(Bloomberg) -- Paul Tudor Jones is shaking up his hedge fund, which has been battered by investor withdrawals.
Tudor Investment Corp. is closing its Discretionary Macro fund and letting investors shift assets to the main BVI fund as of Jan. 1, according to an investor letter seen by Bloomberg News. Jones will also principally manage Tudor’s flagship BVI fund, which will be the firm’s only multi-trader fund next year, the Nov. 30 letter said.
Andrew Bound and Aadarsh Malde, who were co-chief investment officers of the Tudor Discretionary Macro Fund, will be leaving by mutual agreement, the letter said. The fund, which lost 1.6 percent this year through Nov. 3, is made up of multiple managers not including Jones himself. Jones, who ran the BVI fund with a team of managers, will now have a smaller team and will assume a more dominant role in the fund.
"I will be the largest risk taker and will manage a notional capital account equal to the AUM of the Tudor BVI strategy itself," Jones said in the letter, referencing assets under management. "This means that my results will have a one-for-one performance impact on Tudor BVI. I relish this challenge."
Jones and other Tudor partners are the largest investors in the BVI fund, which is up 0.8 percent this year through Nov. 3, a separate investor document showed.
A spokesman for the firm declined to comment.
Years of central bank monetary easing has suppressed market volatility, hurting macro fund returns and spurring investor withdrawals. Clients pulled a net $500 million from Tudor in the third quarter, leaving the firm’s assets at $7 billion, about half the level it managed in June 2015, Bloomberg News reported in October. Jones, who has been frustrated with the macro trading environment, said things are "on the verge of a significant change" and that the current market is reminiscent of the bubble of 1999.
"That was a year in which Tudor BVI’s macro book was basically flat while U.S. equities experienced one of the greatest bubbles in history,” Jones, 63, wrote. “The termination of that bull market kicked off a three-year macro feast.” That storyline is much the same today, with bitcoin and fine art taking the place of the Nasdaq 100 of 1999, he wrote.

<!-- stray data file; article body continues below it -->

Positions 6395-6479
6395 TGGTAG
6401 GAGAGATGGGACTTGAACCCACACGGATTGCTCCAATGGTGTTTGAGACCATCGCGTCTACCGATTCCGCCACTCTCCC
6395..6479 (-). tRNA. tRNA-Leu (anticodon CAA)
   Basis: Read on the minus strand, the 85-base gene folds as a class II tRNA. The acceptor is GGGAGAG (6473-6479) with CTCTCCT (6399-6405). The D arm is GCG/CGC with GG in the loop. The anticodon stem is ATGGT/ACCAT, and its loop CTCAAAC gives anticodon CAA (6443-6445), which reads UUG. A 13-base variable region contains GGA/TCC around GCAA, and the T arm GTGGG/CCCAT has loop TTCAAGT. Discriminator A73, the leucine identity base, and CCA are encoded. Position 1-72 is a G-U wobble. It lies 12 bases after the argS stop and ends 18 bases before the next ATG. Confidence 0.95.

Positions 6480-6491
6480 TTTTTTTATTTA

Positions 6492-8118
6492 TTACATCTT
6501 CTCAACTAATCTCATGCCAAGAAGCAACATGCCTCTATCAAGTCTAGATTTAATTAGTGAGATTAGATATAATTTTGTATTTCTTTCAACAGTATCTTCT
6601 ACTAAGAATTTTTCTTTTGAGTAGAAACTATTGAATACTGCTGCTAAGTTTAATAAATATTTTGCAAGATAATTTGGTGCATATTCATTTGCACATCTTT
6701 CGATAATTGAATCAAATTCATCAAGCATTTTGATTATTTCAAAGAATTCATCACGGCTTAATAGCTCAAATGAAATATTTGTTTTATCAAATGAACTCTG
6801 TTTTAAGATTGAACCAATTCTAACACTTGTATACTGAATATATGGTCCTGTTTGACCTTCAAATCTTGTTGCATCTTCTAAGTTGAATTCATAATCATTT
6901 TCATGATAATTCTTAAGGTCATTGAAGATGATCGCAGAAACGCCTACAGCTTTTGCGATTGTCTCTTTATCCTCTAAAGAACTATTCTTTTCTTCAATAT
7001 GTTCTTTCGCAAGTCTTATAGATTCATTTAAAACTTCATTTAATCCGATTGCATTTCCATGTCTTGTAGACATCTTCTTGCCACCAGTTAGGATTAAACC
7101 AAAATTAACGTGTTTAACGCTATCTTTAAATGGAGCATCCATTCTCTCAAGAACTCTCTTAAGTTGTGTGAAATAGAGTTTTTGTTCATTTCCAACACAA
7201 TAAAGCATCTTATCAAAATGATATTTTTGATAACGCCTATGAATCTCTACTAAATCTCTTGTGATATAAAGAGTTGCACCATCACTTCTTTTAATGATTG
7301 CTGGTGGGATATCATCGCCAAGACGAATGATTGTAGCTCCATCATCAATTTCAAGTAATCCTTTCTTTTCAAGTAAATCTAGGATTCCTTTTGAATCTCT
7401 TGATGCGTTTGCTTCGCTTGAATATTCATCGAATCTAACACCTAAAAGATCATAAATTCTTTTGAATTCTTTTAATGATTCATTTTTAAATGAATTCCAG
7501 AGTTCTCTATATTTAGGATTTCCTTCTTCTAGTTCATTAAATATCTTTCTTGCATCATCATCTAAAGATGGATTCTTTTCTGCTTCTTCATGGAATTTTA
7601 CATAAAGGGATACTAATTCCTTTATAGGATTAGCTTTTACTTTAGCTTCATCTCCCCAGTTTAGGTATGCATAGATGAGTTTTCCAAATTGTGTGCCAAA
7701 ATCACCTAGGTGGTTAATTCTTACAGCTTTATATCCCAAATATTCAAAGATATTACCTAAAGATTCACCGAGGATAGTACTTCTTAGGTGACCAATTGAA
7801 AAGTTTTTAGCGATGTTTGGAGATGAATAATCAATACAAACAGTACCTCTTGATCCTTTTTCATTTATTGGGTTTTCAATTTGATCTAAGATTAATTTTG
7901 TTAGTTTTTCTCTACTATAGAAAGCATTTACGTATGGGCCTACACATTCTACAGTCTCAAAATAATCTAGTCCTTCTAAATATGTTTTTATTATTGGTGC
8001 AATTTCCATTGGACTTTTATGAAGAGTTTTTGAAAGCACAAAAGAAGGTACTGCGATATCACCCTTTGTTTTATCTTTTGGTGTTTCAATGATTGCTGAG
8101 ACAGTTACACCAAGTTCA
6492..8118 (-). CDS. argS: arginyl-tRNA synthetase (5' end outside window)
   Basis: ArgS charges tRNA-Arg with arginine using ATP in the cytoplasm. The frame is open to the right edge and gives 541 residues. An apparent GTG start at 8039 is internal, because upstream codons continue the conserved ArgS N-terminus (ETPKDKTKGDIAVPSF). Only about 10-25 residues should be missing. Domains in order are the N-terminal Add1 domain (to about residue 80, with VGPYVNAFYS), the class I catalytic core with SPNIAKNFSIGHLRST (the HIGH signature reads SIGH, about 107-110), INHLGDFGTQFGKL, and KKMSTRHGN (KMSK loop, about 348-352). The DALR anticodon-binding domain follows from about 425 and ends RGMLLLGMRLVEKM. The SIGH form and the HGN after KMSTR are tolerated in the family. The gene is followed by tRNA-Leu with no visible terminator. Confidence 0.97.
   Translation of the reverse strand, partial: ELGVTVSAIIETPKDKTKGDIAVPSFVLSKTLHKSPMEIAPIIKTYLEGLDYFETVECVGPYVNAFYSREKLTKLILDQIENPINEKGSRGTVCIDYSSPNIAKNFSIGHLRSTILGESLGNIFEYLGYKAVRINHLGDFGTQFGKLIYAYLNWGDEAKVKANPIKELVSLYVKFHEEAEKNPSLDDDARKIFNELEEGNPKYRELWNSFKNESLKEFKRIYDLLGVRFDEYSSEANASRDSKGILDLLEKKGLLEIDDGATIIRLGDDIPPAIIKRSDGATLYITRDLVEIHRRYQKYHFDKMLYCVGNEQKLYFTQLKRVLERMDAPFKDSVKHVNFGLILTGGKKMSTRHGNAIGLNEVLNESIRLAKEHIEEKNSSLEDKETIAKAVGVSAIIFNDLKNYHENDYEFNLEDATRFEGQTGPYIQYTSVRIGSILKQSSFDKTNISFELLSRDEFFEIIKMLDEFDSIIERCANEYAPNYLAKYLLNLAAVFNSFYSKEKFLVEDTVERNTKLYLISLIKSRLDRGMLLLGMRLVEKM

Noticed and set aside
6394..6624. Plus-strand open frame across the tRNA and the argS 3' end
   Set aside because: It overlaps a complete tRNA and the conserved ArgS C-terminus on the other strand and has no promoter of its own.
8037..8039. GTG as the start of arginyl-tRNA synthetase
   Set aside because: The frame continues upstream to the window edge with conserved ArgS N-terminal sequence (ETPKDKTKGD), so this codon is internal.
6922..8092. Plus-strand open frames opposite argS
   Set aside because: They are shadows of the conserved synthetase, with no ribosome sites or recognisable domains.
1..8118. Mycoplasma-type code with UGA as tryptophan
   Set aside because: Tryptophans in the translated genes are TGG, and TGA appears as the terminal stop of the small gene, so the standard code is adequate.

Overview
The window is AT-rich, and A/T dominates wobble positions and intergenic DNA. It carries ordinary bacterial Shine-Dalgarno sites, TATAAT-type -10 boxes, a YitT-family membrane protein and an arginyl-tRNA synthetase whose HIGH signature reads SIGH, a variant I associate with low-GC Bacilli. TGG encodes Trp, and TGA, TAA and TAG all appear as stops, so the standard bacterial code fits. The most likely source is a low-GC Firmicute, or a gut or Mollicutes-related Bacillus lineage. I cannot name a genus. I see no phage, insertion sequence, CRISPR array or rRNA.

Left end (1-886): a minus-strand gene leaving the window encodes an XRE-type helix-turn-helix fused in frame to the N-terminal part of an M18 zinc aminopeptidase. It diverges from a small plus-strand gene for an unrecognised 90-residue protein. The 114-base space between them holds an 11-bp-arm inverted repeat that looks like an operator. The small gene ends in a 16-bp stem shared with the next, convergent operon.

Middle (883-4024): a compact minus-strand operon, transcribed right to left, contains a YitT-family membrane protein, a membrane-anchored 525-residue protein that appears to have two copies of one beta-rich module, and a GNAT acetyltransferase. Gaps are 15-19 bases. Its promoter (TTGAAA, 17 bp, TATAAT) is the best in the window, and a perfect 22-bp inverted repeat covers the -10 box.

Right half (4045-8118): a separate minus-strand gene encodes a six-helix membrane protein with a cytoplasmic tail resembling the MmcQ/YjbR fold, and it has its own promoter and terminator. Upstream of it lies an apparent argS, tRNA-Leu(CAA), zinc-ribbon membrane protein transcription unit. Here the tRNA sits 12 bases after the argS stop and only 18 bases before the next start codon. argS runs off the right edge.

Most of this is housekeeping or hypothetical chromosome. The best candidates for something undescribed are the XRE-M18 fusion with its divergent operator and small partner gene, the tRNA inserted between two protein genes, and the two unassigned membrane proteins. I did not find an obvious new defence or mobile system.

The low volatility market environment has been an "anathema" to traditional macro funds and is becoming a "dangerous place," lulling investors into a false sense of complacency, Jones wrote in a separate Nov. 30 market note.
"In the face of a shock, investors may be surprised to find themselves jammed running for the exit," he wrote. The amount and quality of liquidity is lower than people recognize, and hidden leverage in the market will make a mass exit even more challenging, he said.
The firm opened the Tudor Discretionary Macro Fund in 2012 with $500 million. It had 14 portfolio managers and was seeded with $150 million from the firm. At the time, funds that bet on macroeconomic themes were a big draw for investors who expected the strategy to benefit from events such as the European sovereign debt crisis.
Those expectations were dashed as the strategy has produced lackluster returns in recent years. Hedge funds betting on macroeconomic themes climbed an average of 3.8 percent this year through October on an asset-weighted basis, to rank as the worst strategy globally, according to Hedge Fund Research Inc.
Billionaire Jones, a pioneer in the industry, has turned to more computer-driven trading and hired scientists and mathematicians to help revamp the firm. Tudor raised about $300 million for a new macro fund, which started trading in October, that uses machine-learning algorithms to help its manager make trades.
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